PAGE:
PHP: Header

The PHP header function is used to send custom headers and response codes in response to HTTP requests.

2634 views
d

By. Jacob

Edited: 2020-12-01 14:51

The PHP Header function is used to send HTTP Headers in response to a HTTP request, typically coming from a browser. Headers must be sent before any output is sent to the browser.

To send a simple header response, such as that used for permanent redirects, we may use the below:

header('HTTP/1.1 301 Moved Permanently');
header('Location: http://beamtic.com/new-url');

From PHP 5.4 and up, you should use http_response_code() to set response codes. This is much easier, since you do not have to determine the protocol used by the client, and it eliminates the risk of typos in your code:

http_response_code(301);
header('Location: http://beamtic.com/new-url');

Response Codes

Status codes are used to tell the browser if the requested resource exists, has been modified, or if it has been moved to another location.

The standard response for a PHP script is 200 OK, but we can change this using the PHP header function. We would typically do this for caching purposes, or to redirect the request in case the resource was moved. To send a 200 ok message we can do like this:

header('HTTP/1.1 200 OK');

It is also a useful way to deliver error response codes which are easily understood by other services. This could be 404 Not Found or the infamous 500 Internal Server Error. Here are some examples:

  • header('HTTP/1.1 404 Not Found')
  • header('HTTP/1.1 403 Forbidden')
  • header('HTTP/1.1 400 Bad Request')
  • header('HTTP/1.1 500 Internal Server Error')
  • header('HTTP/1.1 301 Moved Permanently')

Header Redirect

Redirects are performed with the HTTP Location Header, usually in combination with the relevant status code, such as the 303 See Other status code.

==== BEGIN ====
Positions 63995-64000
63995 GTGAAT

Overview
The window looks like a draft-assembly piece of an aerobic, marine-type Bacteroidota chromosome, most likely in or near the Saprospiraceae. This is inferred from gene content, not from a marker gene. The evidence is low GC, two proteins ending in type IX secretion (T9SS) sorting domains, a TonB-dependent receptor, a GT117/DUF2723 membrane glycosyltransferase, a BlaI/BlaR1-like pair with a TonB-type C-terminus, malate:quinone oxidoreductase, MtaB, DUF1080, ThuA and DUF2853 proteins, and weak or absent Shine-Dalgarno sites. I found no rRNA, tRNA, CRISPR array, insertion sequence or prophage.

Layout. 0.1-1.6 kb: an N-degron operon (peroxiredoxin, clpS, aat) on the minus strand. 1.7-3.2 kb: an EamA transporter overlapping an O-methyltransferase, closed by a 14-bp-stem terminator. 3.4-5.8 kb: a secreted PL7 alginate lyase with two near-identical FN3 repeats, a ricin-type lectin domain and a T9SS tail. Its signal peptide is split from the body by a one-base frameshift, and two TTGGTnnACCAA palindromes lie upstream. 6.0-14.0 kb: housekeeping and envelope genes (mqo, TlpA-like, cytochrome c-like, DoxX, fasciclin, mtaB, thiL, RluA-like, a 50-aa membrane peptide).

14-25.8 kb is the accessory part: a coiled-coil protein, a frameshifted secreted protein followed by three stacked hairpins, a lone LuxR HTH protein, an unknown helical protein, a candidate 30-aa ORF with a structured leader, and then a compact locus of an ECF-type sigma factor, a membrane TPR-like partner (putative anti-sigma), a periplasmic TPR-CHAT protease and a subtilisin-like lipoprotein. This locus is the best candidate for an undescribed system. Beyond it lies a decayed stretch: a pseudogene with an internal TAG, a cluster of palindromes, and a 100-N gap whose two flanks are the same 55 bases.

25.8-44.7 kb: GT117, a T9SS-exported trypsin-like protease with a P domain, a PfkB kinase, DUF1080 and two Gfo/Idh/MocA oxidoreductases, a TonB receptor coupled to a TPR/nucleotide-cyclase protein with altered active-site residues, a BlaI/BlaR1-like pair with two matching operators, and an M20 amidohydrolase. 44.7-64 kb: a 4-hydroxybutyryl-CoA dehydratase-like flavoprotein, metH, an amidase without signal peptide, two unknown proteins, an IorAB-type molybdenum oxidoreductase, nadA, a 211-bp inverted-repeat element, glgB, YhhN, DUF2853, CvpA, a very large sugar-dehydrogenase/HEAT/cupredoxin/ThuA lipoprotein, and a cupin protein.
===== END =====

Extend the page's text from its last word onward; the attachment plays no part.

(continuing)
header(set_protocol() . ' 303 See Other');
header('Location: http://www.example.com/');

The function uses the SERVER_PROTOCOL variable to determine the protocol used by the client:

function set_protocol() {
  $supported_protocols = array(
    'HTTP/2.0' => true,
    'HTTP/1.1' => true,
    'HTTP/1.0' => true,
  );
  $protocol = $_SERVER["SERVER_PROTOCOL"];
  if (!isset($supported_protocols["$protocol"])) {
    $protocol = 'HTTP/1.0';
  }
  return $protocol;
}

This function will use HTTP/1.0 as a fall-back for the response, if the protocol is not found in the $supported_protocols array; this way we may also reject malformed requests or unrecognized protocols.

Note that the HTTP/1.0 spec does not require a host header to be sent by the client — instead you might want to show an error message to the user when the protocol is not recognized.

You can remove the protocols not used by your application by removing it from the array. Also, you might want to consider using http_response_code instead, since the protocol will then be set automatically by PHP.

See also

  1. HTTP Response Codes – a list of response codes.

Links

  1. header - php.net

Tell us what you think:

  1. In this Tutorial, it is shown how to redirect all HTTP requests to a index.php file using htaccess or Apache configuration files.
  2. How to create a router in PHP to handle different request types, paths, and request parameters.
  3. Tutorial on how to use proxy servers with cURL and PHP
  4. When using file_get_contents to perform HTTP requests, the server response headers is stored in a reserved variable after each successful request; we can iterate over this when we need to access individual response headers.
  5. How to effectively use variables within strings to insert bits of data where needed.

More in: PHP Tutorials